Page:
Several orchard floor management strategies were evaluated beginning in Fall 1993 in a `Limoneira 8A Lisbon' lemon (Citrus limon) grove on the Yuma Mesa in Yuma, Ariz. and in a `Valencia' orange (Citrus sinensis) grove at the University of Arizona Citrus Agricultural Center, Waddell, Ariz. At Yuma, disking provided acceptable weed control except underneath the tree canopies where bermudagrass (Cynodon dactylon), purple nutsedge (Cyperus rotundus), and other weed species survived. Mowing the orchard floor suppressed broadleaf weed species allowing the spread of grasses, primarily bermudagrass. Preemergence (norflurazon and oryzalin) and postemergence (glyphosate and sethoxydim) herbicides were used to control weeds in the clean culture treatment in Yuma. After three harvest seasons (1994-95 through 1996-97), the cumulative yield of the clean culture treatment was 385 kg (848.8 lb) per tree, which was significantly greater than the 332 kg (731.9 lb) and 320 kg (705.5 lb) per tree harvested in the disking and mowing treatments, respectively. In addition, the clean culture treatment had a significantly greater percentage of fruit in the 115 and larger size category at the first harvest of the 1995-96 season than either the disk or mow treatments. At Waddell, the management strategies compared were clean culture (at this location only postemergence herbicides were used), mowing of resident weeds with a vegetation-free strip in the tree row, and a `Salina' strawberry clover (Trifolium fragiferum) cover crop with a vegetation-free strip. The cumulative 3-year yield (1994-95 through 1996-97) of the clean culture treatment was 131 kg (288.8 lb) per tree, which was significantly greater then the 110 kg (242.5 lb) per tree yield of the mowed resident weed treatment. The yield of the strawberry clover treatment, 115 kg (253.5 lb) of oranges per tree, was not significantly different from the other two treatments. The presence of cover crops or weeds on the orchard floor was found to have beneficial effects on soil nitrogen and soil organic matter content, but no effect on orange leaf nutrient content. The decrease in yield in the disked or mowed resident weed treatments compared to the clean culture treatment in both locations was attributed to competition for water.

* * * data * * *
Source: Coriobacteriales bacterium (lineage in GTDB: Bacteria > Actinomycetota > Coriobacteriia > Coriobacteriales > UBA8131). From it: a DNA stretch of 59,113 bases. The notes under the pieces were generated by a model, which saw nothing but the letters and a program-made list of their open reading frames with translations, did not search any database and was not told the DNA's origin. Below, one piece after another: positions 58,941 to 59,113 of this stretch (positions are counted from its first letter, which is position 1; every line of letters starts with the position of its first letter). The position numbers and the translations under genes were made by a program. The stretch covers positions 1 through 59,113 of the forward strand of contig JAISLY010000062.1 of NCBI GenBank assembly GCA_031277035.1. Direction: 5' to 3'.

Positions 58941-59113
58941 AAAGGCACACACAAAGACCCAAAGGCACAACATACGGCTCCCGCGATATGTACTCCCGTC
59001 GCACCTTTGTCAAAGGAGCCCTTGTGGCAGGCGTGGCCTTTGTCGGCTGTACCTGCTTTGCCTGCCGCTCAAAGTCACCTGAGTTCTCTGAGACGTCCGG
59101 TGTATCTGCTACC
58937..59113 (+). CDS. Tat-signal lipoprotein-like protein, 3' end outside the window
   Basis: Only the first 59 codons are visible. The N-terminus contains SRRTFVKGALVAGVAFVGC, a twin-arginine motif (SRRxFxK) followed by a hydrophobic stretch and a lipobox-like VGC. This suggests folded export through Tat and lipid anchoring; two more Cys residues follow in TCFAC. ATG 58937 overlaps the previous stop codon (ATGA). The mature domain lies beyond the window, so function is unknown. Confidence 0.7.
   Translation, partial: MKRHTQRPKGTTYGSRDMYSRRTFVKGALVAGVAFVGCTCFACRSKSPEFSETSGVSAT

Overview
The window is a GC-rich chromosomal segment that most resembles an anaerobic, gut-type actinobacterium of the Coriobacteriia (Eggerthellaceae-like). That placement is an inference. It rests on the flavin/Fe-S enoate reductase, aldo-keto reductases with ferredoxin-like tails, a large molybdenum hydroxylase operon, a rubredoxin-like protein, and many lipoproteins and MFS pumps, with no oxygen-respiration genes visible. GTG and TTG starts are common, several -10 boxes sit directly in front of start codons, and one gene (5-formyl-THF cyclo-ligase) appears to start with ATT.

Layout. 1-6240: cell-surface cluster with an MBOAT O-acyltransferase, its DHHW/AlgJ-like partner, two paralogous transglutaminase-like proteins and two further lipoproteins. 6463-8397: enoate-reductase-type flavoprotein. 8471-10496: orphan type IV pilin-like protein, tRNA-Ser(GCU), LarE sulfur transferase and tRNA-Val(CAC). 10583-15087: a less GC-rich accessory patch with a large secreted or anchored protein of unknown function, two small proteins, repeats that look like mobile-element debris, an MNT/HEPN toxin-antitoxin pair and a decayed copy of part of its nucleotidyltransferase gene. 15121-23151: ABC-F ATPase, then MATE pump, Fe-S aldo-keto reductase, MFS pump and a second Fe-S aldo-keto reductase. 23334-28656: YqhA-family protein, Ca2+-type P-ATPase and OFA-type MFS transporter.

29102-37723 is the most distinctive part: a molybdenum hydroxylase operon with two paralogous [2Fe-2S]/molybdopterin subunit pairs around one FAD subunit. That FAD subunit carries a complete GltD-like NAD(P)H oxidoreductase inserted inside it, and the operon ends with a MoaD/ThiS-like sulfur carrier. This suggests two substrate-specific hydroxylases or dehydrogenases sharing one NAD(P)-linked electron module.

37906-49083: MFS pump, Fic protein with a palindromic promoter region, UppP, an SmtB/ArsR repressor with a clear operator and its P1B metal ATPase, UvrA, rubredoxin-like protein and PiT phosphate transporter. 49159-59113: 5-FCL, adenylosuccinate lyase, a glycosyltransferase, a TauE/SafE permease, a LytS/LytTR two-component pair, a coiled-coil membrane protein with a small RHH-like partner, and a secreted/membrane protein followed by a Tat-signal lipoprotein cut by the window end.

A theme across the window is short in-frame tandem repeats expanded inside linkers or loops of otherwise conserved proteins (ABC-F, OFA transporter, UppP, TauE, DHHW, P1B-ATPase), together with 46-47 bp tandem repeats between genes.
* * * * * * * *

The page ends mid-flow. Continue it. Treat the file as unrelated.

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Charles C. Reilly, Michael W. Hotchkiss, and Kathryn C. Taylor